Elon Musk has offered to buy out Twitter (NasdaqGS: TWTR) in an unsolicited deal worth more than $43 billion to bring the company private, but social media sector-related exchange traded funds brushed off the hype.

On Thursday, the Invesco Dynamic Media ETF (PBS) dropped 0.5% and the Global X Social Media ETF (SOCL) fell 2.0%.

Meanwhile, Twitter shares were 1.5% higher. TWTR makes up 7.5% of PBS’s underlying portfolio and 5.8% of SOCL’s.

Billionaire entrepreneur and Tesla CEO Musk offered a $43 billion cash, or $54.2 per share, takeover offer to Twitter on Thursday, arguing that the company should be taken private to grow and become a platform for free speech, Reuters reports.

“Twitter has extraordinary potential. I will unlock it,” Musk, who is already the company’s second-largest shareholder, said in a letter to the board.

The offer was officially made public on Thursday in a regulatory filing.

Musk, the world’s richest individual, previously rejected an invitation to join Twitter’s board after disclosing his 9% stake in the company, which many analysts saw as a sign that he would take over the social media platform, since a board seat would have limited his total position to just under 15%.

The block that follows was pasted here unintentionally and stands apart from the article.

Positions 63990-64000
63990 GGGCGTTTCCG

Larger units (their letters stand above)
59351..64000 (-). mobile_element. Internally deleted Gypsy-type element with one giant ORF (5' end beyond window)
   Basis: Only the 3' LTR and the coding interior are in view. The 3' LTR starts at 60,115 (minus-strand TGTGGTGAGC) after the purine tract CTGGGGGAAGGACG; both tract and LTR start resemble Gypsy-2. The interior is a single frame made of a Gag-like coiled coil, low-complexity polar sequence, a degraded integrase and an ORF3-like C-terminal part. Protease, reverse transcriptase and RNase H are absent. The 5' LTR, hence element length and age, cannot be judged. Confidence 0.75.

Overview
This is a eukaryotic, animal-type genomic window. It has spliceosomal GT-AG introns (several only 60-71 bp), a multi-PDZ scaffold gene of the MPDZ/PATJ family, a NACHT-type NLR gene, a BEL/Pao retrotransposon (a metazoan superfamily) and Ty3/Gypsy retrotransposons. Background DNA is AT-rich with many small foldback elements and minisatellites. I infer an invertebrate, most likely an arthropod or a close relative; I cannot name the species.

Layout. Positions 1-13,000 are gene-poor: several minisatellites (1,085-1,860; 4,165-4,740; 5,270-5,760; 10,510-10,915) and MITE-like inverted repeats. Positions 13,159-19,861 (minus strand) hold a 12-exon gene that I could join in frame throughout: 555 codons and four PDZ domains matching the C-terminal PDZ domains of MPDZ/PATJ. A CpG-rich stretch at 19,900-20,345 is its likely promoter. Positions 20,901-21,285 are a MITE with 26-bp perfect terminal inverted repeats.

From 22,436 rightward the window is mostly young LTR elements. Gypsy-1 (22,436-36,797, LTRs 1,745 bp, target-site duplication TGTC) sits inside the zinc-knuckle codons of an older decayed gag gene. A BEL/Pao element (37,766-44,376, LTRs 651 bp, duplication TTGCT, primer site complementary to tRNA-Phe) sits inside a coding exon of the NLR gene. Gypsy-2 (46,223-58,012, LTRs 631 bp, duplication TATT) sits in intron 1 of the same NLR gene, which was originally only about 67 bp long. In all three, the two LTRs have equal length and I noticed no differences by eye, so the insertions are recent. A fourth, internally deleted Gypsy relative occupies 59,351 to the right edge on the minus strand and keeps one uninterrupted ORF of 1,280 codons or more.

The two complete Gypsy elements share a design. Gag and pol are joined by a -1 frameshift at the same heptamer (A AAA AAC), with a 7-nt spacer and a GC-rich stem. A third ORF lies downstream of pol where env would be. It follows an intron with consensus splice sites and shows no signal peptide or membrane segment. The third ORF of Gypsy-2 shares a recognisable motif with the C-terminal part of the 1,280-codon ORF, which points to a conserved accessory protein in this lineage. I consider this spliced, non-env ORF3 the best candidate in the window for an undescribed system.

Investors, though, largely brushed off the offer, with Twitter shares even trading lower in midday trading along with the broader technology and growth segments.

Some observers argued that Musk’s offer was lowballing the platform, which has become a major source of communication around the world. For example, Saudi Arabia’s prince Alwaleed bin Talal tweeted about the deal, describing himself as one of the “largest & long-term shareholders of Twitter” and rejected Musk’s offer that undervalued the company.

Musk has stated on Twitter that it was his “best and final offer.”

“Since making my investment I now realize the company will neither thrive nor serve this societal imperative in its current form. Twitter needs to be transformed as a private company,” Musk said in his letter to Twitter chairman Bret Taylor.

Musk has made his displeasure known for the company’s ability to ban users on its platform at whim, most notably including former President Donald Trump.

“A lot of people are going to be super unhappy with West Coast high tech as the de facto arbiter of free speech,” Musk tweeted.

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